Abu Dhabi, UAESaturday 5 December 2020

The UAE's latest legal overhaul reaffirms its open values

People of close to 200 nationalities live and work in the UAE. Jeffrey E Biteng for The National
People of close to 200 nationalities live and work in the UAE. Jeffrey E Biteng for The National

The UAE revealed a major overhaul of its penal and civil codes on Saturday, modernising a number of elements tied to family and personal law. The details of the laws and the amendments to existing regulations are important, but even more significant is the spirit in which this overhaul is taking place.

In having the law make accommodations for people from different walks of life and backgrounds, the UAE is again demonstrating its ability to attract millions of people from around the world to live and work here. Some of the issues that have been addressed by these laws, like divorce and inheritance, are important to families who are settling in the UAE and making it their home. This comes along with a number of changes earlier this year in regulations linked to residency and property laws. Put together, these measures are aimed at creating an environment that welcomes a diverse population, and make the UAE especially attractive in the competition to attract talent from around the world.

According to the new regulations, non-Emiratis can resort to the laws of their home countries in cases of inheritance, divorce, separation and the division of assets in the event a marriage breaks down.

Significant, compassionate steps have been taken, as suicide and attempted suicide will be decriminalised. Until now, someone who attempted to take their own life but survived could have been prosecuted, though such instances were rare if not unheard of. The law also now protects “Good Samaritans”, who intervene in situations where people are in need, from being held liable for the outcome of those they help. Under a long-standing but rarely used clause, someone who went to the aid of another person, to give CPR or other first aid, could be held accountable for their injury or death. The new law states that “any person who’s committing an act out of good intention, that may end up hurting that person, will not be punished”. Furthermore, all courts will have to ensure translators are provided for defendants and witnesses in court, if they do not speak Arabic, ensuring further protections for those who may be vulnerable.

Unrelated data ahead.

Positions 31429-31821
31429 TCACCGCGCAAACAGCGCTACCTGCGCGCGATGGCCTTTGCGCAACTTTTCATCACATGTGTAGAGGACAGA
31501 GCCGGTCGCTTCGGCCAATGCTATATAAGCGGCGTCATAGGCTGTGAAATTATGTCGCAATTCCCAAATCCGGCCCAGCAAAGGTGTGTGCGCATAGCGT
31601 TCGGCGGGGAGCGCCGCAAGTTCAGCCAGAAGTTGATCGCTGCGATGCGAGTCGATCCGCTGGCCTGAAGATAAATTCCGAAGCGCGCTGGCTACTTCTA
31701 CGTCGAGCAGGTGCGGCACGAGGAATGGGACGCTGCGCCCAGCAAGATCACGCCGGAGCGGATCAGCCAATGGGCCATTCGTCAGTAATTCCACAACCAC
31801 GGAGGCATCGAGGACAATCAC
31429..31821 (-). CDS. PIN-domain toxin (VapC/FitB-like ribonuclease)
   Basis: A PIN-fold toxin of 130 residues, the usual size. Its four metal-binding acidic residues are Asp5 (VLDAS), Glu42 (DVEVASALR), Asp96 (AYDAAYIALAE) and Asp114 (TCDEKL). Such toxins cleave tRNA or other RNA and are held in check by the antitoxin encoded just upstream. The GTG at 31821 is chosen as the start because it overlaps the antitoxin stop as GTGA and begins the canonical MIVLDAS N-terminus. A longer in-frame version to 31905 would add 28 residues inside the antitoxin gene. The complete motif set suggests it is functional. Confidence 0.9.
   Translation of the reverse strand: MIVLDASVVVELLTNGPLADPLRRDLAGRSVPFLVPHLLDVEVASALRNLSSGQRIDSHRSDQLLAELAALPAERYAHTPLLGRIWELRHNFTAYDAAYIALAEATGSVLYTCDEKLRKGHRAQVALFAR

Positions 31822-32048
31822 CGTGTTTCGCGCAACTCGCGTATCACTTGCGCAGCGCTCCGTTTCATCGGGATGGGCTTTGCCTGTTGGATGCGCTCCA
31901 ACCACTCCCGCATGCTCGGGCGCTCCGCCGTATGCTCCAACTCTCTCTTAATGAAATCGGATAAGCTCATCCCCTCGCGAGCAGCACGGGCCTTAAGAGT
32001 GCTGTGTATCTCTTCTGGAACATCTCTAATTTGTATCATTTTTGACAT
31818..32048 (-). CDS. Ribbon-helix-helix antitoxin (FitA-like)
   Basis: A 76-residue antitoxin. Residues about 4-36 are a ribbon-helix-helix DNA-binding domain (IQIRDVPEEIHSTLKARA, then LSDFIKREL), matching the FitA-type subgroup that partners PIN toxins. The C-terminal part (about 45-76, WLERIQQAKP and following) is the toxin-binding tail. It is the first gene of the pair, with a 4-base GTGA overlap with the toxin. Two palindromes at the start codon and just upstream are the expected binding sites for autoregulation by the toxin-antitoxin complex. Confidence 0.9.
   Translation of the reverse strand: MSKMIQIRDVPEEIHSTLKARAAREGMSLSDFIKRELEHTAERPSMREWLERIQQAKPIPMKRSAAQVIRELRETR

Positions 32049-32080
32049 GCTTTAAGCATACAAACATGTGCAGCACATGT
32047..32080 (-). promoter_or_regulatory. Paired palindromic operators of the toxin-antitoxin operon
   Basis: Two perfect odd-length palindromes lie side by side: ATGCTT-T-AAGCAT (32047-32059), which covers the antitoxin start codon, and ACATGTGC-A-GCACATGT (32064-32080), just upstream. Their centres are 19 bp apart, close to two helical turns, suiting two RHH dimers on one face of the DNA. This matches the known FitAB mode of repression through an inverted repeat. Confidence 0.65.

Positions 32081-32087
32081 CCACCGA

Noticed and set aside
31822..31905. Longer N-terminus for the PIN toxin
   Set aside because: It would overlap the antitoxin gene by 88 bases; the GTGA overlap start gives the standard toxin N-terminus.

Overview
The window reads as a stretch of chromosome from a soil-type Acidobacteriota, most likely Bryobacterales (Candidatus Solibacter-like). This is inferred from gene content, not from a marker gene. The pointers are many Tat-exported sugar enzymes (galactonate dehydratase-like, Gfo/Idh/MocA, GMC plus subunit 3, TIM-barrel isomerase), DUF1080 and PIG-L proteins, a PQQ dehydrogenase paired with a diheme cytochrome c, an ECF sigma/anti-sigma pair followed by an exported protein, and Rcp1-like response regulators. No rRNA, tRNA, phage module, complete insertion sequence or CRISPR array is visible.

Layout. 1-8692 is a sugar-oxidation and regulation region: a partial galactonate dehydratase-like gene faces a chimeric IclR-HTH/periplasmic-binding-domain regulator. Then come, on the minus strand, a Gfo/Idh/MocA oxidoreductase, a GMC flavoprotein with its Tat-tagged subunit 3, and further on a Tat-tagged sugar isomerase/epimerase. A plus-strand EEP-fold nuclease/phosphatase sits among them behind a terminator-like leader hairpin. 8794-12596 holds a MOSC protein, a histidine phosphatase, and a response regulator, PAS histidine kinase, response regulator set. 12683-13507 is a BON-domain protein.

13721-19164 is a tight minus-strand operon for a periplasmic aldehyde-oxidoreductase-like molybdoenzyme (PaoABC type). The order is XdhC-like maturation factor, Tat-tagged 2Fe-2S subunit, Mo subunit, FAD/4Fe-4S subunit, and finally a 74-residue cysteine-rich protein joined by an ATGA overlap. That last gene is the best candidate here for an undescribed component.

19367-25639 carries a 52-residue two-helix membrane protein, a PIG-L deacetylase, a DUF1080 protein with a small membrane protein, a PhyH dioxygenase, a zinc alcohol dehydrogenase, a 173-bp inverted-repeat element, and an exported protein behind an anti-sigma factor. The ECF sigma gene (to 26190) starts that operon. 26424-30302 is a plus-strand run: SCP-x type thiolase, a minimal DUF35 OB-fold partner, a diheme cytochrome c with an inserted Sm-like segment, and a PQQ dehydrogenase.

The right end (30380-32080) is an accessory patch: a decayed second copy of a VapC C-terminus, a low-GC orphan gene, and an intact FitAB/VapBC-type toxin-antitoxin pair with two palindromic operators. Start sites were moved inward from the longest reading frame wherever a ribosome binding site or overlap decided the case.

For years, the UAE has been making important strides in women’s rights, and the regulations announced on Saturday include increased punishments when it comes to harassment. They also remove lighter sentences for those who commit so-called “honour crimes”. The new law is clear – there is no instance in which there is honour in killing.

Progress requires the ability to revise how a society is organised in order to reflect its needs, and this is what the UAE has committed to. The country strikes a fine balance between celebrating its heritage and Emirati culture, and opening its borders and cities to people from around the world. Finding the right balance is neither easy nor a one-off measure, but rather a process of constant review and seeking opportunities for improvement.

2020 has been a remarkable year in the UAE. From starting the Arab world’s first peaceful nuclear reactor, to sending the Arab world’s first space probe to Mars. The UAE has achieved all this while facing a global pandemic. The Emirates has proven once again that it can be true to its motto, “Impossible is possible”, by continuing to introduce historic measures, projects and a forward-thinking vision.

Updated: November 7, 2020 05:49 PM

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